NEW YORK ( TheStreet) -- Even after a bank-stock rally, there are still hundreds of smaller companies whose shares are trading below book value.
Among the largest, only a few were below tangible book at the end of January. Guggenheim Securities analyst Marty Mosby says that when a bank trades below tangible book value, "it's about risk management."
"As you get to tangible book value, a bank has to produce profitability in excess of its cost of equity, in order to justify a meaningful premium to tangible book value," he says.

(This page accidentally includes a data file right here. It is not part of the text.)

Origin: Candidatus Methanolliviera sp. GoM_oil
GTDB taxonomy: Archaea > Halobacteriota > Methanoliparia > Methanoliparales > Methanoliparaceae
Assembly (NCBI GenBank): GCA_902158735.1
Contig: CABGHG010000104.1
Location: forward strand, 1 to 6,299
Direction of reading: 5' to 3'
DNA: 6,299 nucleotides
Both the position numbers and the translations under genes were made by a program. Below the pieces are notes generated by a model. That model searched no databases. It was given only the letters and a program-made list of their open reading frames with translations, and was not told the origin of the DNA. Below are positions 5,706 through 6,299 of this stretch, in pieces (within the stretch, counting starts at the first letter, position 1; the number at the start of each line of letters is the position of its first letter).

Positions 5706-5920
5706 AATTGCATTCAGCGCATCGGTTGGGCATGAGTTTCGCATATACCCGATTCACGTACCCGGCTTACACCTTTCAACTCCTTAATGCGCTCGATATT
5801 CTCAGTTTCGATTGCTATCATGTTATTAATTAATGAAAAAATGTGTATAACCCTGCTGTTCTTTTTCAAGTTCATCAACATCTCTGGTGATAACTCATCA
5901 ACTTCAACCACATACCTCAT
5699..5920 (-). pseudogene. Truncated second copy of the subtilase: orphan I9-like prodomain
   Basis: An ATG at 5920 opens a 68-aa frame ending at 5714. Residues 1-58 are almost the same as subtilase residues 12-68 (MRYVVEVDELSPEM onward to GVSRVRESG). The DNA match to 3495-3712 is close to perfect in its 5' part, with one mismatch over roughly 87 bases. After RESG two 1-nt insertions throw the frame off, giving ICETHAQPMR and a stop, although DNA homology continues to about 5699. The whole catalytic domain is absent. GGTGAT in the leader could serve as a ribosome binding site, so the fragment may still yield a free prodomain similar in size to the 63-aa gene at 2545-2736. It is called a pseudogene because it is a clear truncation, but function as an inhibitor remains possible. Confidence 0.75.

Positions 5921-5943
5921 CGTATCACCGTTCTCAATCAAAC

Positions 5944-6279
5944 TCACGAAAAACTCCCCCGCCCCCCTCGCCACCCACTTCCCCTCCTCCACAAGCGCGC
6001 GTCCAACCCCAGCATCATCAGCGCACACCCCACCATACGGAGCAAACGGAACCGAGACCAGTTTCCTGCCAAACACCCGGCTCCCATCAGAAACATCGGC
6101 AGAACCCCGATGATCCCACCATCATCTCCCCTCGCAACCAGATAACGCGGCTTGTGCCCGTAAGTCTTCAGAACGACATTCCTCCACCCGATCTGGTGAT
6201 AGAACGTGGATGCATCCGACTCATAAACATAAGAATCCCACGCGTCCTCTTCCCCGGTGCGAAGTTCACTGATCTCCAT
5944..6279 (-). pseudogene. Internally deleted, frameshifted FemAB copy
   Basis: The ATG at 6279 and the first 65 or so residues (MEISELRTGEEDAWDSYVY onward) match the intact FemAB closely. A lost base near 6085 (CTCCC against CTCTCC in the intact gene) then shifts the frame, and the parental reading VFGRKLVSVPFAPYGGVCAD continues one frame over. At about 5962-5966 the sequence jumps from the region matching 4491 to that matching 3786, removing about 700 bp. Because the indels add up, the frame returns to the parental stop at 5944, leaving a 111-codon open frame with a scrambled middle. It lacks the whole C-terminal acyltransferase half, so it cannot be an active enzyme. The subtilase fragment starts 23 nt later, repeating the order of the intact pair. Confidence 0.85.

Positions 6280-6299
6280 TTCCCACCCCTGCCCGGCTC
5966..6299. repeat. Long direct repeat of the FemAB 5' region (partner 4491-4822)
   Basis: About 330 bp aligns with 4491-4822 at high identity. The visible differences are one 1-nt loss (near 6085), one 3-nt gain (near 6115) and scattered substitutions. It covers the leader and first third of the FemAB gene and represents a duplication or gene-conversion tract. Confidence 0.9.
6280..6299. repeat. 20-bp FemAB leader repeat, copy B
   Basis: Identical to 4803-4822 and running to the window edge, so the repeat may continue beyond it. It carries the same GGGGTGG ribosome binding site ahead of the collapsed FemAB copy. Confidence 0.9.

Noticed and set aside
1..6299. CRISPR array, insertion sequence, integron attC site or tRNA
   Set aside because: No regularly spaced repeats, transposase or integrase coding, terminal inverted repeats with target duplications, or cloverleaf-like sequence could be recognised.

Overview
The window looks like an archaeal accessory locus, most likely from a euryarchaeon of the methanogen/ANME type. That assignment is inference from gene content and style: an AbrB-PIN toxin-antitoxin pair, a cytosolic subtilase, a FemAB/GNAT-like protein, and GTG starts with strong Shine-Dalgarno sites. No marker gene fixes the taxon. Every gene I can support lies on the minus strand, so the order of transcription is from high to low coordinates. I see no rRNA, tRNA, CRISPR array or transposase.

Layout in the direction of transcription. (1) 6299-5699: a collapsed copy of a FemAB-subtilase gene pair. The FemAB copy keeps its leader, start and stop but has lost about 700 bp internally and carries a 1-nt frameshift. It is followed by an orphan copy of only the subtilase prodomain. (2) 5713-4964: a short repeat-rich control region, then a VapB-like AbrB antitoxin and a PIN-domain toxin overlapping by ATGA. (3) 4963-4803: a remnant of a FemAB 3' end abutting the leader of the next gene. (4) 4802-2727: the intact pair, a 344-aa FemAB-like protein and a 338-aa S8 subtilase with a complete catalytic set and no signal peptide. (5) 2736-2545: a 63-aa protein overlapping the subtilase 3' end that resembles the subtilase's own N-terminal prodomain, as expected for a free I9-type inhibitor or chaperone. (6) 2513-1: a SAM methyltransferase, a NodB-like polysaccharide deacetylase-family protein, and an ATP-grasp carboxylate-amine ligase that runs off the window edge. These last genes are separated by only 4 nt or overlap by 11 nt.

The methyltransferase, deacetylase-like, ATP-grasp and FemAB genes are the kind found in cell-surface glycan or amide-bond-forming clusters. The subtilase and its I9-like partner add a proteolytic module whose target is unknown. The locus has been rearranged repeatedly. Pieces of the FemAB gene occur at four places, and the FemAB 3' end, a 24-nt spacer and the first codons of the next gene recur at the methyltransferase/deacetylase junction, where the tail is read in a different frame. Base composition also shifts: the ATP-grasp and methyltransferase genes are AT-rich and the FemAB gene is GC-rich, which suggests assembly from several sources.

The KBW Bank Index (I:BKX) rose 30% during 2012 and went up another 5% in January, as investors digested another earnings season underscoring the industry's credit recovery and revenue challenges.Using data provided by Thomson Reuters Bank Insight, TheStreet has compiled a list of actively traded bank stocks that traded below tangible book value at the end of January. It's limited to banks for which year-end data were available and to stocks with average daily trading volume of at least 50,000 shares. The list is also limited to the 10 banks with the highest operating returns on average assets (ROA) during 2012. Of course, the price-to-book ratio is only one of many things to consider when picking bank stocks. Investors must also consider the timeline for greater profitability to support higher values. One of the most familiar names still trading below book value is Bank of America (BAC - Get Report), which didn't make the cut for our list because the company's 2012 ROA was only 0.19%. The company's shares closed at $11.32 Thursday, trading for 85% of their reported Dec. 31 tangible book value of $13.36. Mosby rates Bank of America "buy," with a $14 price target, which he says "represents what tangible book value would be as we move into 2014." Despite another year of mediocre earnings performance and plenty of lousy headlines, Bank of America's stock was the 2012 bank champion. No bank has more at stake in the unfolding U.S. housing recovery, mainly because of former CEO Ken Lewis's unfathomable decision for the company to take on Countrywide Financial's mortgage disaster in July 2008. Investors' unresolved mortgage repurchase claims against the company totaled $28.3 billion as of Dec. 31, increasing from $25.5 billion the previous quarter, and $12.6 billion a year earlier. Bank of America on Jan. 17 reported a fourth-quarter profit of $700 million, or 3 cents a share, after the company pre-announced a large mortgage putback settlement with Fannie Mae (FNMA). The company also made a major contribution to the $8.5 billion foreclosure settlement between federal regulators and the nation's largest loan servicers. The Fannie settlement was a pivotal event, because the company's earnings presentation implied that its mortgage repurchase claims would decline by roughly $12.2 billion, bringing repurchase claims down to about $14.5 billion. Of course, that figure doesn't include new repurchase claims that may crop up during the first quarter, but it shows major progress. And every additional economic report showing improvement in the U.S. housing market makes investors more comfortable about the company's success in weathering the mortgage storm. Bank of America CEO Brian Moynihan said during the company's earnings conference call that the company had achieved "strong results" in strengthening its balance sheet, increasing its estimated Basel III Tier 1 common equity ratio to 9.25% as of Dec. 31. The Basel III ratio was already significantly above the 8.5% that will be required in January 2019, when the Federal Reserve's enhanced capital requirements for systemically important financial institutions are fully phased in. When discussing the company's cost-cutting efforts, Moynihan said "we have reduced our employee count in each quarter in the last five and we have done that while we continue to invest in our targeted growth areas," and that "we reduced our delinquent mortgage count, which allowed us to reduce our